History of measurement
Measurement is one of the fundamental concepts in science. Without the ability to measure it would be difficult for scientists to conduct experiments and form theories. The word “measurement” comes from the Greek word “metron,” which means “limited proportion.”
Measurement is a technique in which the properties of an object are determined by comparing them to a standard.
Measurement requires tools to provide scientists with a quantity. A quantity describes how much of something there is and how many there are. Scientists use a system of measurement still commonly referred to as the “metric system.” It was the first standardised system of measurement, developed in France in the 1790s. Today, this form is the standard form of measurement in every country except the United States.
The Seven Base Units of Measurement
- Length – Metre (m)
It is defined as the length of the path travelled by light in an interval of exactly
- Time – Second (s)
It is the time taken by 9,192,631,770 periods of oscillations of the light emitted by a caesium -133 atom corresponding to the transition between two hyper-fine levels of the ground state. This is determined by using highly precise atomic clocks.
- Mass – Kilogram (kg)
It is the mass of a prototype platinum-iridium cylinder kept at the International Bureau of Weights and Measures in Paris, France. Copies of this cylinder are kept by many countries which use them to standardise and compare weights.
- Electric current – Ampere (A)
The constant current which, if maintained in two straight parallel conductors of infinite length and negligible circular cross-section when placed 1 m apart in vacuum, would produce a force equal to 2 x 10^{-7} newton per metre of length between these conductors. While, it may appear that electric charge should have been used as a base unit, measuring current is far easier and hence is chosen as the standard base unit.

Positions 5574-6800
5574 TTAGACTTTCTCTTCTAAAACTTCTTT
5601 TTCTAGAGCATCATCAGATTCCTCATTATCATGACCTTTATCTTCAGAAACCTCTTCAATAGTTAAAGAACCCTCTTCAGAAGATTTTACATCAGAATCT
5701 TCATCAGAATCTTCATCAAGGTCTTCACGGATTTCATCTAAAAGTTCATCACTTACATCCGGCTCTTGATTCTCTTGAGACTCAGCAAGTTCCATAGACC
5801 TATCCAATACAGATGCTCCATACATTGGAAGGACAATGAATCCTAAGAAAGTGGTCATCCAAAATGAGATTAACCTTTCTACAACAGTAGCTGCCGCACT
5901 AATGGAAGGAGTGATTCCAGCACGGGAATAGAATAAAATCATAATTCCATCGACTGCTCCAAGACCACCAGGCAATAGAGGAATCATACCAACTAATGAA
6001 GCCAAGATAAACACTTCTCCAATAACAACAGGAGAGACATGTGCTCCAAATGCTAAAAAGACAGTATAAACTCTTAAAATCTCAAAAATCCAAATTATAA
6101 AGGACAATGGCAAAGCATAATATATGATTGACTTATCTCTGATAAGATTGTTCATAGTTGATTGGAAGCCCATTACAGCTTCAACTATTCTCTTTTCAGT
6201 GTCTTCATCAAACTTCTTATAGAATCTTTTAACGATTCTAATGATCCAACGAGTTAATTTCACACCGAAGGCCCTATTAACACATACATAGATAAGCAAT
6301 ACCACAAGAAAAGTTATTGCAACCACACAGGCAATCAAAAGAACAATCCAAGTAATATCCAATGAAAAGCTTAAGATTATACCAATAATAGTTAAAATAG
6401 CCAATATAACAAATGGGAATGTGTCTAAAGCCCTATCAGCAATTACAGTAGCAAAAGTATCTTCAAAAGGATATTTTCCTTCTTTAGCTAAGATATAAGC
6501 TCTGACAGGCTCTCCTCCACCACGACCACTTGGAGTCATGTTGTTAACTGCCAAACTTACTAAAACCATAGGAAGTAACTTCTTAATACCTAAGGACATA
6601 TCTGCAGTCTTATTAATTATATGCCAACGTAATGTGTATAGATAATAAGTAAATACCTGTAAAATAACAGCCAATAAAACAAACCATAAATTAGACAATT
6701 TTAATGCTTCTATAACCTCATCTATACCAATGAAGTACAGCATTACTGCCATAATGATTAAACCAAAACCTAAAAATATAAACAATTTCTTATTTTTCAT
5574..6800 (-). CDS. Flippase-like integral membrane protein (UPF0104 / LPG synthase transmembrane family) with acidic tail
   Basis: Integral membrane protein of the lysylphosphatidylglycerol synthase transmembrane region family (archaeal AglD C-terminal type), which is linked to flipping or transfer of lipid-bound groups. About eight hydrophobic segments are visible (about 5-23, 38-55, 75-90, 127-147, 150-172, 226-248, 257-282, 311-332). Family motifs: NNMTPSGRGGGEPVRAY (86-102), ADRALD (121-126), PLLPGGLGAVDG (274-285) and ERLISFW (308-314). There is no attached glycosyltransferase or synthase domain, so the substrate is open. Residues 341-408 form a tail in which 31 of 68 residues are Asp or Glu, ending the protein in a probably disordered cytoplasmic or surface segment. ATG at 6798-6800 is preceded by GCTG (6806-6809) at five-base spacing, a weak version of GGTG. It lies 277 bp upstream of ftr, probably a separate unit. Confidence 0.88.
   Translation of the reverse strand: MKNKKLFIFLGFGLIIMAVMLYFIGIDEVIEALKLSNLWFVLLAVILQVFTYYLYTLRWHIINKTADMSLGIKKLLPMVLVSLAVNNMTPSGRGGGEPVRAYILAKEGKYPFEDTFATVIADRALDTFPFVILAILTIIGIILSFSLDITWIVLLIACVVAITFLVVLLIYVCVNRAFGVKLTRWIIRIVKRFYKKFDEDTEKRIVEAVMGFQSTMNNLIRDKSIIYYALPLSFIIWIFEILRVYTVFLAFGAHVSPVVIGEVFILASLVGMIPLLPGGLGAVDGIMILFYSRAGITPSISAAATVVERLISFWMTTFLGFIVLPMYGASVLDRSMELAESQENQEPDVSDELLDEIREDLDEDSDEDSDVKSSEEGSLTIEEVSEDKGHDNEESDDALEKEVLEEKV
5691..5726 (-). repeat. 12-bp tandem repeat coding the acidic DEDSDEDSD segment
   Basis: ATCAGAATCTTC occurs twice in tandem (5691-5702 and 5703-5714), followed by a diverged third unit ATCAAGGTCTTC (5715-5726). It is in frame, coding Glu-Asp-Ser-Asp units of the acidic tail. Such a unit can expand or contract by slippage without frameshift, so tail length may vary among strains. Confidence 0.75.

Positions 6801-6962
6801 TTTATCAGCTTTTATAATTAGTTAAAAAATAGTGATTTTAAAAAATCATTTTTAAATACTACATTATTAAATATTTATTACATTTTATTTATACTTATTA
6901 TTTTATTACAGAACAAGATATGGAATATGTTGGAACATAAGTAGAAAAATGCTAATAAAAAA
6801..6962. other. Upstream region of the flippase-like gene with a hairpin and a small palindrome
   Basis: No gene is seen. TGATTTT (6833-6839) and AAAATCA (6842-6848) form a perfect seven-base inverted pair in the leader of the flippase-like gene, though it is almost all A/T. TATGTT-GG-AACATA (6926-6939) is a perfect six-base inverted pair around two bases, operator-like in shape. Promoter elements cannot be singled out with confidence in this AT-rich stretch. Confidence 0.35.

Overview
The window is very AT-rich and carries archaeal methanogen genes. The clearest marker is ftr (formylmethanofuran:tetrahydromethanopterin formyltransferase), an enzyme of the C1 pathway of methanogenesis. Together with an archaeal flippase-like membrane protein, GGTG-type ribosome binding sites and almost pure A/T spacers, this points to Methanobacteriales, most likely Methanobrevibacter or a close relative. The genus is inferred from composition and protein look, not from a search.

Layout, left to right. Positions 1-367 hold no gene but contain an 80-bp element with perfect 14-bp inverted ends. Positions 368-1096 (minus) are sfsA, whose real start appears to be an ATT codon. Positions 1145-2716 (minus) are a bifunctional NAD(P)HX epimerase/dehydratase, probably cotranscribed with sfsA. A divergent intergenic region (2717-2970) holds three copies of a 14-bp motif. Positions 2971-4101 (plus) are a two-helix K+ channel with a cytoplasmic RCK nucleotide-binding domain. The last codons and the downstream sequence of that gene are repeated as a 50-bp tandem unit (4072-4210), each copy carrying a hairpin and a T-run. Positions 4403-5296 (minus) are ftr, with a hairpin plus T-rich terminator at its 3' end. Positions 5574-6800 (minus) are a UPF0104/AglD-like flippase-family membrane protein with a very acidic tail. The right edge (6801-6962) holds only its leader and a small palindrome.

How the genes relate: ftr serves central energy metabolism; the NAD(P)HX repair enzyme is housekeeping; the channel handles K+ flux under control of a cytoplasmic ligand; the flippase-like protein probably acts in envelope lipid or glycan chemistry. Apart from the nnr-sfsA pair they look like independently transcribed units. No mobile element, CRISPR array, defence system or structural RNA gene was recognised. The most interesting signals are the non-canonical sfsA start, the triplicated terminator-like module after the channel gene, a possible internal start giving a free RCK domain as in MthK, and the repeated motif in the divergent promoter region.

- Temperature – Kelvin (K)
The SI unit of temperature is Kelvin. It is exactly 1/(273.16) of the thermodynamic temperature of the triple point of water. The triple point of water is a fixed temperature and pressure at which the solid, liquid and gaseous states can exist at the same time.
- Amount of a substance – Mole (mol)
- Luminous Intensity – Candela (cd)
It is the luminous intensity of a source that emits radiation of a constant frequency of 540 x 10^{12} Hz with a radiant intensity of 1/683 Watt per steradian in any given direction.
Derived Units
The units of measurement derived from the seven base units specified by the International System of Units are known as SI derived units. They are either dimensionless or can be expressed as a product of one or more of the base units, possibly scaled by an appropriate power of exponentiation. The names of SI derived units, when written in full, are always in lowercase. However, the symbols for units named after persons are written with an uppercase initial letter. For example, the symbol for hertz is “Hz”, but the symbol for metre is “m.” In the table below, we have given a list of derived units.
Name | Symbol |
Quantity |
hertz |
Hz |
Frequency |
radian |
rad |
angle |
newton |
N |
force, weight |
farad |
F |
electrical capacitance |
ohm |
Ω |
electrical resistance, impedance, reactance |
weber |
Wb |
magnetic flux |
degree Celsius |
°C |
temperature relative to 273.15 K |
becquerel |
Bq |
radioactivity (decays per unit time) |
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